Who knew that writer’s block would make me go so deep into the question of choices? As an opinion columnist, I have loads of freedom on topics to talk about, ranging from national politics to everyday life here at Boston College. You would think that with all this freedom it would be so easy for me to decide what to write about, right? Think again. I find this huge paradox of having so many choices in what I get to express as a writer and yet such a hard time finding what I actually want to write about. After days of thinking about what to write about, I had nothing. Zero ideas. Not even a sentence was written.
This has been the biggest writer’s block that I have ever had, and I found it immensely frustrating. It may seem like nothing at first glance, but to me, I could not understand why, if I had such a wide spectrum of possibilities, I was completely blank. After really meditating on this, I realized that this writer’s block that I was going through is very much analogous with what every college student becoming an adult faces: freedom within a massive spectrum of choices. While freedom in choosing what we want to do and when we want to do it for that matter is amazing, it can also be very overwhelming. I think that what scares a lot of people, especially in college, is having so many choices and yet not knowing what to do with them. We do not have our paths designed for us. Again, amazing and liberating— but terrifying.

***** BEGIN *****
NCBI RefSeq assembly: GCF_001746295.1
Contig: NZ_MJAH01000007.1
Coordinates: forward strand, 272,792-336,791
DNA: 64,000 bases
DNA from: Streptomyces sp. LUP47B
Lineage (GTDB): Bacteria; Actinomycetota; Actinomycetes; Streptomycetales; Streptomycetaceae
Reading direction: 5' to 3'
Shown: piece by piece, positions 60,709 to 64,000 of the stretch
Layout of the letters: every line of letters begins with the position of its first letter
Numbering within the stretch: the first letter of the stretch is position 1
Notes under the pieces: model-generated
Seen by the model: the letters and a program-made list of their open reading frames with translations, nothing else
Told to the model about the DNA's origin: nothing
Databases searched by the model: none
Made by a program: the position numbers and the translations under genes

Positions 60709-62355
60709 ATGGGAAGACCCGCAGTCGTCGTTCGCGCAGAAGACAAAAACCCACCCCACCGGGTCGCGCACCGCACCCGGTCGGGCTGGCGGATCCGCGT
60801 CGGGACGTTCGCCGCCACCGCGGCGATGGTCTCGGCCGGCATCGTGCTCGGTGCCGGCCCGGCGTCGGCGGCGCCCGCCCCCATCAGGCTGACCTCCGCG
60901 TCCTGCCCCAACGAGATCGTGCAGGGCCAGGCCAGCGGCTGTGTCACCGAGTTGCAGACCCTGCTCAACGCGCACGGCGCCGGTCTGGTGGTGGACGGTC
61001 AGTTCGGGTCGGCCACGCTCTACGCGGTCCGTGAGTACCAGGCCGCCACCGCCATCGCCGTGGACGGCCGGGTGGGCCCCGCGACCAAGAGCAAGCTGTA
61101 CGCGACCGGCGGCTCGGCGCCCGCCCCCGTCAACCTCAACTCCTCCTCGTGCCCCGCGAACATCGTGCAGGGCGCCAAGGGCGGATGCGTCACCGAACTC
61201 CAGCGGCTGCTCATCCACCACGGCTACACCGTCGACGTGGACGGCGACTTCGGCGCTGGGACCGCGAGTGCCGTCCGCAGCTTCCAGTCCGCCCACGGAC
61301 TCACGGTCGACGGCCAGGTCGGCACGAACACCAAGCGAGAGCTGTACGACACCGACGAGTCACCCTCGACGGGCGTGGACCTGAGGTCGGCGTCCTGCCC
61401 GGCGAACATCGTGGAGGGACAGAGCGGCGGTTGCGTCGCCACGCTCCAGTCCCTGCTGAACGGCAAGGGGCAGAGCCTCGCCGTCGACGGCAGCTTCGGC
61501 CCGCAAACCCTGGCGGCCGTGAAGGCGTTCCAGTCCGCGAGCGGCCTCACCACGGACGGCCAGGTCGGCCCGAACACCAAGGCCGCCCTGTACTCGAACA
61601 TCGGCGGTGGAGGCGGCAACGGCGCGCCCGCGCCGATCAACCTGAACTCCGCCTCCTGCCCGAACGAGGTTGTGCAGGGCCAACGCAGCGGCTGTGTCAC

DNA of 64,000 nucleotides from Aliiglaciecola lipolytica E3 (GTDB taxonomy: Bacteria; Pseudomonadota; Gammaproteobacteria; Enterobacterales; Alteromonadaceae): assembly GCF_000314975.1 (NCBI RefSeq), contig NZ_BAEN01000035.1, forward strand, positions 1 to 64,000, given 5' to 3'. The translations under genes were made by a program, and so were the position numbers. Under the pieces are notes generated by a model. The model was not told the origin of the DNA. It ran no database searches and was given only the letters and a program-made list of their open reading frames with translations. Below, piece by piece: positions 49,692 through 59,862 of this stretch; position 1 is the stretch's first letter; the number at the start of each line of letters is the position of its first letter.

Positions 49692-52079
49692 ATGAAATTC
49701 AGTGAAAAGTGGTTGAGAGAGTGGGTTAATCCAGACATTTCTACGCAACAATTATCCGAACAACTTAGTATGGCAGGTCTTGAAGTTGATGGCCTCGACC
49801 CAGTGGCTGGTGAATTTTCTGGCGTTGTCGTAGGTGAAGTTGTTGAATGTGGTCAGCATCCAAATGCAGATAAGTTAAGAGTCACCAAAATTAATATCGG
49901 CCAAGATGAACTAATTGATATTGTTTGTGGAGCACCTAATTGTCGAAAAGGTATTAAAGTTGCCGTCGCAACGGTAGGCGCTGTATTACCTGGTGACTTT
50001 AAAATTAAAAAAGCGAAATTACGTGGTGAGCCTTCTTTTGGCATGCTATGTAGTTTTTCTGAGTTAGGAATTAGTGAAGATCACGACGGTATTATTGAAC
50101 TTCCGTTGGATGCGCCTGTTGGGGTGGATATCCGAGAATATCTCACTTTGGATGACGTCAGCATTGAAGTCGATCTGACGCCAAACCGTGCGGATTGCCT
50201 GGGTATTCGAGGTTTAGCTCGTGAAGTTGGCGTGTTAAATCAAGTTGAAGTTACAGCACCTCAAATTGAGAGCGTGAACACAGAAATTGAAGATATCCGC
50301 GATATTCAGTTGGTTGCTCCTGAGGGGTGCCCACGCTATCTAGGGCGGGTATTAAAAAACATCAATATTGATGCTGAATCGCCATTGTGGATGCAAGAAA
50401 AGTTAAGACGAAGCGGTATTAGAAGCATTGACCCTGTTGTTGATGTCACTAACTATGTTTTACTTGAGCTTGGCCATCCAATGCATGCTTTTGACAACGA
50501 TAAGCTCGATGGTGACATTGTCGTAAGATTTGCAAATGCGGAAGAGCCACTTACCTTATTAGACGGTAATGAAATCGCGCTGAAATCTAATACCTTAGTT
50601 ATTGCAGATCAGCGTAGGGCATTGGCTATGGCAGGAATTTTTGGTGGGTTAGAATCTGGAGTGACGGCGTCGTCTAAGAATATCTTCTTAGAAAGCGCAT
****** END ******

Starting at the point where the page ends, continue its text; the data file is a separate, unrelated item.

This is very deep, I know, and I think some of you reading this might be a little bit puzzled as to how I got here. You probably are thinking that this may be a little far-fetched. Sometimes we all feel a little bit scared as to whether or not we will make the right decisions in the pool of possibilities that are made available to us. Yet, what I think can be encouraging is that despite having difficulty in figuring out what we want, we also have the freedom to step back and think thoroughly. This can go down from the simplest decisions of whether to go out or stay in and study, to whether you should study abroad, or even what you want to do upon graduation. It can seem like a lot, but it is something that we have to accept, that our lives are full of choices.
Similar to what I did, in the midst of not knowing what to write I was actually able to connect it to something much bigger, and in turn find the answer to what to write in my column. Perhaps what we need to do in those moments is take a step back and address your vulnerabilities, and they can give you your answers.
Featured Graphic by Liz Schwab/ Heights Editor